information related to this action at the official public docket. See 
the ADDRESSES section for its location.
2. Electronic Access
    You may access this Federal Register document electronically 
through EPA's Transportation Conformity Web site at www.epa.gov/otaq/stateresources/transconf/index.htm. An electronic version of the 
official public docket is also available through www.regulations.gov. 
You may use www.regulations.gov to view public comments, access the 
index listing of the contents of the official public docket, and to 
access those documents in the public docket that are available 
electronically. Once in the system, select ``search,'' then enter the 
appropriate docket identification number.
    Certain types of information will not be placed in the electronic 
public docket. Information claimed as CBI and other information for 
which disclosure is restricted by statute is not available for public 
viewing in the electronic public docket. EPA's policy is that 
copyrighted material will not be placed in the electronic public docket 
but will be available only in printed, paper form in the official 
public docket.
    To the extent feasible, publicly available docket materials will be 
made available in the electronic public docket. When a document is 
selected from the index list in EPA Dockets, the system will identify 
whether the document is available for viewing in the electronic public 
docket. Although not all docket materials may be available 
electronically, you may still access any of the publicly available 
docket materials through the docket facility identified in the 
ADDRESSES section. EPA intends to provide electronic access in the 
future to all of the publicly available docket materials through the 
electronic public docket.
    For additional information about the electronic public docket, 
visit the EPA Docket Center homepage at www.epa.gov/epahome/dockets.htm.

II. Background on the Transportation Conformity Rule

A. What is transportation conformity?

    Transportation conformity is required under Clean Air Act (CAA) 
section 176(c) (42 U.S.C. 7506(c)) to ensure that transportation plans, 
transportation improvement programs (TIPs) and federally supported 
highway and transit projects are consistent with (conform to) the 
purpose of the state air quality implementation plan (SIP). Conformity 
to the purpose of the SIP means that transportation activities will not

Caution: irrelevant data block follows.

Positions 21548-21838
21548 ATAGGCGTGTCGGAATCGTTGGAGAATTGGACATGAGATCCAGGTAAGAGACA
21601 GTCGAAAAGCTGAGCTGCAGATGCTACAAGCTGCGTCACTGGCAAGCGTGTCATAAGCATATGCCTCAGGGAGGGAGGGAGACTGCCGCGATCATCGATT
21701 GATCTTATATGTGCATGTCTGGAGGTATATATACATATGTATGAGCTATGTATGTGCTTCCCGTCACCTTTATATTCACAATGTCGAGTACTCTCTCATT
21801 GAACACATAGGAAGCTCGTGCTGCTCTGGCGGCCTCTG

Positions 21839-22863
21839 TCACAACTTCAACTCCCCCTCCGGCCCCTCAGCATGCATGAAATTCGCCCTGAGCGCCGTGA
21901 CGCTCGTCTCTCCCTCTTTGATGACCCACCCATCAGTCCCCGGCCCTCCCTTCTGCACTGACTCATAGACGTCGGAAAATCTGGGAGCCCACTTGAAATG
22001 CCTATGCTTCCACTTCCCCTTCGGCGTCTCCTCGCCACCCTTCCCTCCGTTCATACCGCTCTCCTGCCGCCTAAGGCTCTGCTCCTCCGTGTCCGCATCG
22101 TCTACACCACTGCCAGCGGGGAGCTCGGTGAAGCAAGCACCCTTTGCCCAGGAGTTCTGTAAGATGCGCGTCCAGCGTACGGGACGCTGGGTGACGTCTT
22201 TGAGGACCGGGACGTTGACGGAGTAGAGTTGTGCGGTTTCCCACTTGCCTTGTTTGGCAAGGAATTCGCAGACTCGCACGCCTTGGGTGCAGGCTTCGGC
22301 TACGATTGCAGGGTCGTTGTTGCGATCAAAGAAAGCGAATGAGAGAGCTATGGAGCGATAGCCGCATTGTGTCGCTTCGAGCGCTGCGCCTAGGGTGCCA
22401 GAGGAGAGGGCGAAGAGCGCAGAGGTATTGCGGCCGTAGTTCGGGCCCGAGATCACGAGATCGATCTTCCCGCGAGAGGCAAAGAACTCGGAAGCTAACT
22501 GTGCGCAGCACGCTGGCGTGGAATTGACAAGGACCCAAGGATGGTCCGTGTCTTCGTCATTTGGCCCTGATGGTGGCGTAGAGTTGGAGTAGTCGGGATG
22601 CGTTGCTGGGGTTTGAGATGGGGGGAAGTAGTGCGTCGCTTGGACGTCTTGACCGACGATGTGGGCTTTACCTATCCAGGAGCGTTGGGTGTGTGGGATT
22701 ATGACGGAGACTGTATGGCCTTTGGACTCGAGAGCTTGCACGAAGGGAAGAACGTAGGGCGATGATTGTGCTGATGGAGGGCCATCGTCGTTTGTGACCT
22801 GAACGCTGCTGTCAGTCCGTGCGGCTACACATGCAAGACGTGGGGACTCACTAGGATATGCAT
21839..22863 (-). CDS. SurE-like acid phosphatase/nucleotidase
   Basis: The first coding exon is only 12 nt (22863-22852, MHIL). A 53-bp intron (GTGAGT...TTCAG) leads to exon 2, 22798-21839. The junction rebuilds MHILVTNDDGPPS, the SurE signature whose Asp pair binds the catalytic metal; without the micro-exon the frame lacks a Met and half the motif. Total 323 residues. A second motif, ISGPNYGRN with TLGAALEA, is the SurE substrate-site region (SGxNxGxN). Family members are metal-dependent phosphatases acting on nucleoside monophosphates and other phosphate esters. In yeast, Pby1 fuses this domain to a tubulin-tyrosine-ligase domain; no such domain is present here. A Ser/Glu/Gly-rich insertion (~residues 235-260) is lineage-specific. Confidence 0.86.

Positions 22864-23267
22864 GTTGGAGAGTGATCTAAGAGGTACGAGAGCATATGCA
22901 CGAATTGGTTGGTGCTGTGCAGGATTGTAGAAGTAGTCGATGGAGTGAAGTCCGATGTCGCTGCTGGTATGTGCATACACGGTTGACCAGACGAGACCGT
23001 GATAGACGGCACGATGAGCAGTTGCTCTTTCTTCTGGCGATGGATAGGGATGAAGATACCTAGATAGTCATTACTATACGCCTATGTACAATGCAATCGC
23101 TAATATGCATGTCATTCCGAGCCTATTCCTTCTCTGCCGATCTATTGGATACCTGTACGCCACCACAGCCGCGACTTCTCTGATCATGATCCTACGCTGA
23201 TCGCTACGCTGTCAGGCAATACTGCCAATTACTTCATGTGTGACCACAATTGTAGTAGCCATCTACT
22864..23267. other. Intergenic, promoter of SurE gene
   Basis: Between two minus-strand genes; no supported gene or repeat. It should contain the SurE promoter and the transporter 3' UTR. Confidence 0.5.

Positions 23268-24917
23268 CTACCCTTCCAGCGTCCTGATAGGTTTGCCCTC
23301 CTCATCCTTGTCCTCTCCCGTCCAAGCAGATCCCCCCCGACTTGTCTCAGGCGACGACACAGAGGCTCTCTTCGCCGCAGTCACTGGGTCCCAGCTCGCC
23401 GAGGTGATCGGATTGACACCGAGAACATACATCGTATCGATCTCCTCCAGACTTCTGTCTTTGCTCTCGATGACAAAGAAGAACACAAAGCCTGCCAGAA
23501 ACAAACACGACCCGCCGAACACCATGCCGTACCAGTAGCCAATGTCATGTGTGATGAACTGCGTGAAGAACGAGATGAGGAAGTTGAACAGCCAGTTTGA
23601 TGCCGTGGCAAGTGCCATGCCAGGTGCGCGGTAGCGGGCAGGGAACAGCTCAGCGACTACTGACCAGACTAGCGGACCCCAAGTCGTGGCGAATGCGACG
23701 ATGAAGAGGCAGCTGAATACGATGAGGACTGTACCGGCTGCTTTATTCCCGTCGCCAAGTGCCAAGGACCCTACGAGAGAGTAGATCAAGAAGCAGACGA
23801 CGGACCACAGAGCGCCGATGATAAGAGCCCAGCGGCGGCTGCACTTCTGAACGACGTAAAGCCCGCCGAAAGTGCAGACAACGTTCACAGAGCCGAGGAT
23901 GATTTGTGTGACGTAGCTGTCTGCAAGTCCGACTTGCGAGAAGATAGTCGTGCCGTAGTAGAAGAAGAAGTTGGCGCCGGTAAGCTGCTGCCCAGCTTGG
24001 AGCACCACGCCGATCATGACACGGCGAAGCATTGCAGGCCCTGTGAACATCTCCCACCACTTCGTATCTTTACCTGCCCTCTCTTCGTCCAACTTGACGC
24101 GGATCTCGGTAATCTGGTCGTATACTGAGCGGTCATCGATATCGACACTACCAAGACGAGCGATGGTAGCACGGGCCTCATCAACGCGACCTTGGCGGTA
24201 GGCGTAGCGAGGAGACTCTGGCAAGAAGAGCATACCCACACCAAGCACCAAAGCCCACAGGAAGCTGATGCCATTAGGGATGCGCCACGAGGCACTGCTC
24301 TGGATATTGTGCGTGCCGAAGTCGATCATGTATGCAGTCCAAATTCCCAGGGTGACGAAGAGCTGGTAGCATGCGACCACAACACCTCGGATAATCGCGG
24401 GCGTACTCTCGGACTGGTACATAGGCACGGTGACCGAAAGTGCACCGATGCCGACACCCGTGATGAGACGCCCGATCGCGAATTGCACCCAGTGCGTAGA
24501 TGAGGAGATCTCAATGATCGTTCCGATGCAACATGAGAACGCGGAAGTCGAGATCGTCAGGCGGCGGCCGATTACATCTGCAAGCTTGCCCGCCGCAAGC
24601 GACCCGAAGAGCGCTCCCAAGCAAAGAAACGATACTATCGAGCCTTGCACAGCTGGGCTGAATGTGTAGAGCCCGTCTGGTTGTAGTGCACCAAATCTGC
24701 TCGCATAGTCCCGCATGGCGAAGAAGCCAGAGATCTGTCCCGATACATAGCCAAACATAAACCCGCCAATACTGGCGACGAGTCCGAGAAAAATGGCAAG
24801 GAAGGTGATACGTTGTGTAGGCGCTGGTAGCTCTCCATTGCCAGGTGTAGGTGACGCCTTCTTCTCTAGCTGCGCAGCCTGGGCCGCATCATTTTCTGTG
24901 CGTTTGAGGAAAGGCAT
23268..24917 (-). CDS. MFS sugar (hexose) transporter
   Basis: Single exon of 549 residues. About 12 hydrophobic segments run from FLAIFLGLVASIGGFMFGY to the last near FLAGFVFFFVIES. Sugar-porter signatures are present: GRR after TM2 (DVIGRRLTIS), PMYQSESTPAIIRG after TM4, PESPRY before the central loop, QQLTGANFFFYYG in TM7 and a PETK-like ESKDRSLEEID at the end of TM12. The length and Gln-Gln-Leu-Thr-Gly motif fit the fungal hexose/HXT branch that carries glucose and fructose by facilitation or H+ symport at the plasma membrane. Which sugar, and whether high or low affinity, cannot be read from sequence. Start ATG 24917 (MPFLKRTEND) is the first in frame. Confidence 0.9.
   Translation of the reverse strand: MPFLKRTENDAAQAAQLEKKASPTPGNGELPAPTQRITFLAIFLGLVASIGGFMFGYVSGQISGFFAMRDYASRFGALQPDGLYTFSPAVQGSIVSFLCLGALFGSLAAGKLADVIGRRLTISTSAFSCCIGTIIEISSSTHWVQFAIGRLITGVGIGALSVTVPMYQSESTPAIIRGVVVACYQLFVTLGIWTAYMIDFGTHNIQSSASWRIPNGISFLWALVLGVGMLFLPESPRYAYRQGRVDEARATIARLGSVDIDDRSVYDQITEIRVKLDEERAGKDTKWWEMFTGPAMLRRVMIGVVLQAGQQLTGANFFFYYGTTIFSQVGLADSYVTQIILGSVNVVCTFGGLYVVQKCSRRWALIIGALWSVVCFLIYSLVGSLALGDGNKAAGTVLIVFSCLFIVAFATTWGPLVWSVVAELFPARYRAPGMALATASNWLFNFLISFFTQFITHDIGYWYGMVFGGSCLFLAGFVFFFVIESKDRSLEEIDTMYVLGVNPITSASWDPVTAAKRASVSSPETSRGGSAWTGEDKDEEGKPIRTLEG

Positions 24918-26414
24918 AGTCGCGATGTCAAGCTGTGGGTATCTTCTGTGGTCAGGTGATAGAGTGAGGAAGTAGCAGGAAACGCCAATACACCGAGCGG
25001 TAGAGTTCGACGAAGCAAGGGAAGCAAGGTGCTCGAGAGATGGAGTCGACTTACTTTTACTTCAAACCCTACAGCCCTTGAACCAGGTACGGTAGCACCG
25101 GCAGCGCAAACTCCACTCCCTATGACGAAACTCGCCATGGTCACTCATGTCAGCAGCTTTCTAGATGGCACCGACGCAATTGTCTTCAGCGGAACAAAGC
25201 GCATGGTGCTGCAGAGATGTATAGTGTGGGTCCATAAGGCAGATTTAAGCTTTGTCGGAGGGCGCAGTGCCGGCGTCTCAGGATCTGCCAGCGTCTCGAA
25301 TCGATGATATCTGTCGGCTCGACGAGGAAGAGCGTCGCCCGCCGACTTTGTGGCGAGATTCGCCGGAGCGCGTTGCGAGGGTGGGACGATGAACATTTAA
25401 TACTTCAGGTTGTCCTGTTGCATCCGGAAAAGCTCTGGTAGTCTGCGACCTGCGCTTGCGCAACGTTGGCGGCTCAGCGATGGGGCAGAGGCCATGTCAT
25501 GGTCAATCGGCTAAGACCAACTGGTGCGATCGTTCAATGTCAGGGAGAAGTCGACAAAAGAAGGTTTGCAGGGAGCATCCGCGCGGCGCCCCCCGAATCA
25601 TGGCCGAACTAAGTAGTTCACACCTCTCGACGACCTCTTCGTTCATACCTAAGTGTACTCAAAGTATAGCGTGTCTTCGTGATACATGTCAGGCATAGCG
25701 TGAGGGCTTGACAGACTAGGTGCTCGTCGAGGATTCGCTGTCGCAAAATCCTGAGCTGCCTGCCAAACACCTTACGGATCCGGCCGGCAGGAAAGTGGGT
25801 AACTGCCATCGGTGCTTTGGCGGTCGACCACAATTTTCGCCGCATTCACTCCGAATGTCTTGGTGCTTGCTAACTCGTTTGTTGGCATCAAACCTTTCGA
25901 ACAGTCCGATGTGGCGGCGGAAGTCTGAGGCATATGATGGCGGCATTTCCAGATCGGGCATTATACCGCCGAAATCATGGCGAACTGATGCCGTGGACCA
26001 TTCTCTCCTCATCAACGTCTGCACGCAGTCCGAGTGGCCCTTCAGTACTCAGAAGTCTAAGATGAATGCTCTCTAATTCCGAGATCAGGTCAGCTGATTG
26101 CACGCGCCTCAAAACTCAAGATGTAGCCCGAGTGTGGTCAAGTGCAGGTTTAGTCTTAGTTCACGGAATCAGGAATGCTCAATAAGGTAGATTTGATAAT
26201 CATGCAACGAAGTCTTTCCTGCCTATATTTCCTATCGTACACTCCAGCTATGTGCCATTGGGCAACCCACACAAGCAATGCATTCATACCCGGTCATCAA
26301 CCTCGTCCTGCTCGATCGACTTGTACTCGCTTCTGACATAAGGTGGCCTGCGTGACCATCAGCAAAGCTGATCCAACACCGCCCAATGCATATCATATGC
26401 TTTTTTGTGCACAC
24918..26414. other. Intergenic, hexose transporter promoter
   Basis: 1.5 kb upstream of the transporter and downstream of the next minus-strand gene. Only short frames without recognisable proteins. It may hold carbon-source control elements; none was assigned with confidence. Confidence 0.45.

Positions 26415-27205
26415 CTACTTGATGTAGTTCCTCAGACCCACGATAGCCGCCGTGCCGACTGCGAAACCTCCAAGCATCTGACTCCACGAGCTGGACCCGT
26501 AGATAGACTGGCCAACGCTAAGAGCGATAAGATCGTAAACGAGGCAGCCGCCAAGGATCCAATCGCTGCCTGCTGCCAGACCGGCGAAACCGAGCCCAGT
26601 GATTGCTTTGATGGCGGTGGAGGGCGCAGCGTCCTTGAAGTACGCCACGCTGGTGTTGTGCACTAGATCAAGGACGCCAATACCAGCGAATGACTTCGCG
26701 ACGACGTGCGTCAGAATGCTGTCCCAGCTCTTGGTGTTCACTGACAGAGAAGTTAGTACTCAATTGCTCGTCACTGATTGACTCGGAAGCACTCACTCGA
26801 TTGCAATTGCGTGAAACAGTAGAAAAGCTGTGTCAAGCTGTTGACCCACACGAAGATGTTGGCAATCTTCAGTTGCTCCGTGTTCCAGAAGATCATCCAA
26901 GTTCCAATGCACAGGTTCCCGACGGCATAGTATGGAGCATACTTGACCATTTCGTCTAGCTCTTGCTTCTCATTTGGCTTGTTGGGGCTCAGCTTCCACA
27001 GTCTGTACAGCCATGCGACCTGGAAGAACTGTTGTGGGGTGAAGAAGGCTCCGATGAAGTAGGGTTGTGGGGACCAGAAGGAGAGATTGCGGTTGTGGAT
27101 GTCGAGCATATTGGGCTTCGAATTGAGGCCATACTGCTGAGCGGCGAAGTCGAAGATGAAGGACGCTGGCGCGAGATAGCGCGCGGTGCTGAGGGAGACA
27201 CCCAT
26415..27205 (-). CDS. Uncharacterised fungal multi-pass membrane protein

cause or contribute to new air quality violations, worsen existing 
violations, or delay timely attainment or achievement of the relevant 
National Ambient Air Quality Standards (NAAQS) and interim emission 
reductions or milestones. Transportation conformity (hereafter, 
``conformity'') applies to areas that are designated nonattainment, and 
those areas redesignated to attainment after 1990 (``maintenance 
areas'') for transportation-related criteria pollutants: Carbon 
monoxide (CO), ozone, nitrogen dioxide (NO2) and particulate 
matter (PM2.5 and PM10).\1\
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    \1\ 40 CFR 93.102(b)(1) defines PM2.5 and 
PM10 as particles with an aerodynamic diameter less than 
or equal to a nominal 2.5 and 10 micrometers, respectively.
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    EPA's conformity rule (40 CFR Parts 51.390 and 93 Subpart A) 
establishes the criteria and procedures for determining whether 
transportation activities conform to the SIP. EPA first promulgated the 
conformity rule on November 24, 1993 (58 FR 62188), and subsequently 
published several other amendments. DOT is EPA's federal partner in 
implementing the conformity regulation. EPA consulted with the U.S. 
Department of Transportation (DOT), and they concur on this final rule.

B. Why are we issuing this final rule?

    EPA is amending the conformity rule so that its requirements will 
clearly apply to areas designated for any future new or revised NAAQS. 
To achieve this, today's final rule restructures two sections of the 
conformity rule, 40 CFR 93.109 and 93.119, and makes changes to certain 
definitions in 40 CFR 93.101. These amendments are intended to minimize 
the need to make administrative updates to the conformity rule merely 
to reference a specific new or revised NAAQS. EPA has already 
undertaken two conformity rulemakings primarily for the purpose of 
addressing a new or revised NAAQS. See the March 24, 2010 
Transportation Conformity Rule PM2.5 and PM10 
Amendments (``PM Amendments'') final rule and the July 1, 2004 final 
rule (75 FR 14260, and 69 FR 40004, respectively). Due to other CAA 
requirements, EPA will continue to establish new or revised NAAQS in 
the future. EPA believes that today's conformity rule revisions provide 
more certainty to implementers without compromising air quality 
benefits from the current program. These changes are described in 
Sections III. and V. of today's final rule.
    EPA is also clarifying in today's final rule the additional 
conformity test option available to current ozone ``clean data'' areas 
and is extending that option to any nonattainment areas for which EPA 
has developed a clean data regulation or policy.\2\ This provision 
should eliminate the need to update the conformity rule in the future 
in order to extend this conformity option to other NAAQS. See Section 
IV. of today's final rule for further details.
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    \2\ Clean data refers to air quality monitoring data determined 
by EPA to indicate attainment of the NAAQS. Note that we are